The idea that Zunino needed to get back to focusing on what he did WELL, instead of trying to avoid all of the things he struggled with, is a powerful one. We’ll probably never know the real answer, and hopefully he’s able to maintain a decent fraction of this level of performance, but I’m just glad that he escaped from what appeared to be a rapidly crashing career trajectory.

  2. Notfromboise on August 23rd, 2016 11:04 pm

    The extra excitement probably comes from the fact there is so much room for improvement from the catcher slot that Mike doing well is such a potent thing for fixing a hole in the lineup and making the Mariners better immediately.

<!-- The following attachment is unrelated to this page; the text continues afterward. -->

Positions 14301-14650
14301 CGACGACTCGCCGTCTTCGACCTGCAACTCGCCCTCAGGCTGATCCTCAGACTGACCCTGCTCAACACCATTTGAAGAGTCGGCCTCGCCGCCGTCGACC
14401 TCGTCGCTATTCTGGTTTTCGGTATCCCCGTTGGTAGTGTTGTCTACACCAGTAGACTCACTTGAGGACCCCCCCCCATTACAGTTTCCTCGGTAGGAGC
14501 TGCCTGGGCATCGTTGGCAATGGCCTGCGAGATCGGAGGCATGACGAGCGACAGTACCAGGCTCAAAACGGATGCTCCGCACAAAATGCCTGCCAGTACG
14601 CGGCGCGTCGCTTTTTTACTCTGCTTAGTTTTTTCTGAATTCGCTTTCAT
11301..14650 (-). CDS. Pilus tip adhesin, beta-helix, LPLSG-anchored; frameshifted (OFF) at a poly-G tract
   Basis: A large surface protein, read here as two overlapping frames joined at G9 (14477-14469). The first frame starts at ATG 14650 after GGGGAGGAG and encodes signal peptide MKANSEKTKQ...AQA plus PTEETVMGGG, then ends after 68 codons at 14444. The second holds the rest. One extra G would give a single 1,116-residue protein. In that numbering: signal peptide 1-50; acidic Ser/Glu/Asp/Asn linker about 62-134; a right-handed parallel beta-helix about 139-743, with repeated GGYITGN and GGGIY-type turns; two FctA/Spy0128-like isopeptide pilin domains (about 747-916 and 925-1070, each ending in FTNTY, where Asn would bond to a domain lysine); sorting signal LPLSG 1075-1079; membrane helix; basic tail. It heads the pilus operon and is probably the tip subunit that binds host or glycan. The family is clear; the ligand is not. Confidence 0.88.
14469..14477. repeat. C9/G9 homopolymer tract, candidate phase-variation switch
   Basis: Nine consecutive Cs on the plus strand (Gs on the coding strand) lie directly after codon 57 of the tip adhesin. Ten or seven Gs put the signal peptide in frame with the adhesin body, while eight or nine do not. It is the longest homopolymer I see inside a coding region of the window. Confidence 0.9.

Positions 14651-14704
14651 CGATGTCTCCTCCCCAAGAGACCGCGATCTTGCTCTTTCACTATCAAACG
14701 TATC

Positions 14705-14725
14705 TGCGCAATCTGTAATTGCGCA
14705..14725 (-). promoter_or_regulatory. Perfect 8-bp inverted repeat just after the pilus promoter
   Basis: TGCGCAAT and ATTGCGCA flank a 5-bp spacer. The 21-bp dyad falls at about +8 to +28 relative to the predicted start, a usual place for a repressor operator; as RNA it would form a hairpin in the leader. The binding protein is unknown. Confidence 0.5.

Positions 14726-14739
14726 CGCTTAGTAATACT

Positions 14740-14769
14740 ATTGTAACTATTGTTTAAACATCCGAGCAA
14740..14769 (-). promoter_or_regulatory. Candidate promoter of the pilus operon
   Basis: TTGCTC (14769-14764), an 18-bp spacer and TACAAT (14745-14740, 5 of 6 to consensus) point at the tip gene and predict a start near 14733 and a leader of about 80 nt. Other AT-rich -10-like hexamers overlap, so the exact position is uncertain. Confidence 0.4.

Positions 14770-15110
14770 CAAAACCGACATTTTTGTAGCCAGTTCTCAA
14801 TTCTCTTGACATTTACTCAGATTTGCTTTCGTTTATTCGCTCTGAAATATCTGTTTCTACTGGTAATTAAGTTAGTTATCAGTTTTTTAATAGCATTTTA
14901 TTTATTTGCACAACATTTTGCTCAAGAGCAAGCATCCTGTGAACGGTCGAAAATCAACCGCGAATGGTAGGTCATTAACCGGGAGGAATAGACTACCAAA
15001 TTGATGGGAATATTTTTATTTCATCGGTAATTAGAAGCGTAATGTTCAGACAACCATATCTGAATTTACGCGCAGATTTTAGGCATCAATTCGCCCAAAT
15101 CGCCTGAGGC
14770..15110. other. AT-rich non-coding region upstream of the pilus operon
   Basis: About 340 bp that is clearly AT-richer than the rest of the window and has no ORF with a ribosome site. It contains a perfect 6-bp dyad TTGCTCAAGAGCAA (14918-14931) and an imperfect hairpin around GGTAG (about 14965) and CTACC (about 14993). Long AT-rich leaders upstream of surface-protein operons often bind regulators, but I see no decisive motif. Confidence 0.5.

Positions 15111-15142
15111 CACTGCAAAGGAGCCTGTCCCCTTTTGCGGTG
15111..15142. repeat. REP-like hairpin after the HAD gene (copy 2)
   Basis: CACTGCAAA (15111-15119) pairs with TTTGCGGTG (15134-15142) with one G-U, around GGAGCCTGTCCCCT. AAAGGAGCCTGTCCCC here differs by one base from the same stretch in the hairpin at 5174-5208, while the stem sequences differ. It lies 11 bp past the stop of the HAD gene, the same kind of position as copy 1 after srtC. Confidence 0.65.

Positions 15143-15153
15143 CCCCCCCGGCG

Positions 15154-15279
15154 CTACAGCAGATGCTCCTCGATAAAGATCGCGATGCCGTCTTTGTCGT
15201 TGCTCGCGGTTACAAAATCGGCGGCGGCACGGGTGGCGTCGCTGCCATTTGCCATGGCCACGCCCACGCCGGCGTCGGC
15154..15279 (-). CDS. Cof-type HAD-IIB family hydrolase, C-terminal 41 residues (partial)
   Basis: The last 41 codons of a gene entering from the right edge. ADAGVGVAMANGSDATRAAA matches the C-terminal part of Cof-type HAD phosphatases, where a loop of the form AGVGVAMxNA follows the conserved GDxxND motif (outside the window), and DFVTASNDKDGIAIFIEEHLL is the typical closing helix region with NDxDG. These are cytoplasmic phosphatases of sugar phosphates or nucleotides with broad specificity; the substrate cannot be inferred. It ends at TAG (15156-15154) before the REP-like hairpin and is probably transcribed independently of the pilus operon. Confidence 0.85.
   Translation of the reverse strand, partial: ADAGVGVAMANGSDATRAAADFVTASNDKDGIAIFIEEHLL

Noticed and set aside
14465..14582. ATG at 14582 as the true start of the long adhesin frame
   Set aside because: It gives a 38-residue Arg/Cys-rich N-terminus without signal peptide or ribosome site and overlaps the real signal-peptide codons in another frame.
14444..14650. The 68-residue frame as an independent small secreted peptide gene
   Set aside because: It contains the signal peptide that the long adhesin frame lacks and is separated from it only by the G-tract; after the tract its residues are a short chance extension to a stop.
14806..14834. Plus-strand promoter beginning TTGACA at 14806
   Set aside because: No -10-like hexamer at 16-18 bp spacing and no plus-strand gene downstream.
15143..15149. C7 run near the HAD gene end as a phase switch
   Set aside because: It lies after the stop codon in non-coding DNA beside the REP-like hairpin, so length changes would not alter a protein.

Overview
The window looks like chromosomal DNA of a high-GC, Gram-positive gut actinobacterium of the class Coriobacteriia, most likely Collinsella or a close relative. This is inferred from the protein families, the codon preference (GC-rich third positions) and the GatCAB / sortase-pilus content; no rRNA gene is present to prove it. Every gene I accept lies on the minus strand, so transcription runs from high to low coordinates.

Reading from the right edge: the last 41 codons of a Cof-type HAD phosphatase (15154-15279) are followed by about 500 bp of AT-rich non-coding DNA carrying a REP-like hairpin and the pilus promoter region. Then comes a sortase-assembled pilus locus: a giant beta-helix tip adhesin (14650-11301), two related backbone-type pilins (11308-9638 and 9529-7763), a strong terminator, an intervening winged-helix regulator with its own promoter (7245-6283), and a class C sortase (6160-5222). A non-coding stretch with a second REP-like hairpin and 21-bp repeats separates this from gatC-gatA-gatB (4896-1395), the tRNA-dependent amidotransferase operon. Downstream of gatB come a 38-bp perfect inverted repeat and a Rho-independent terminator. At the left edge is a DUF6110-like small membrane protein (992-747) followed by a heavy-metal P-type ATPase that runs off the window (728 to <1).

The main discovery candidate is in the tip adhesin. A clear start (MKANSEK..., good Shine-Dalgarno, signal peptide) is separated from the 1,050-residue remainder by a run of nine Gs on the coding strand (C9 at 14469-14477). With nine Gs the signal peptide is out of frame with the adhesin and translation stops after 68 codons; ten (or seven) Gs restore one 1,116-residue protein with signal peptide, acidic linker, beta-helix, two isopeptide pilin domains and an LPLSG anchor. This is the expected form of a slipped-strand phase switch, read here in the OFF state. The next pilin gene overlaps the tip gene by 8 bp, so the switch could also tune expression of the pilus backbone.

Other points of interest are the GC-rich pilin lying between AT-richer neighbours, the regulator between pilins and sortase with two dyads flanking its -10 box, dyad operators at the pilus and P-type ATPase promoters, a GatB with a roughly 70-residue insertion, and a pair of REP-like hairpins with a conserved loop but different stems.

I’ve been commenting all month on Zunino’s improved OBP and incredible walk rate. It’s exciting because you literally *have* to try taking more pitches in order to walk that much.

    It is demonstrative of his improvement. Perhaps even more importantly : it confirms his willingness to work hard and (especially) be coached.

  3. nwade on August 23rd, 2016 11:04 pm

    Great analysis and a wonderfully fresh/different take than Jeff or others’ articles on Z’s turnaround. Thanks!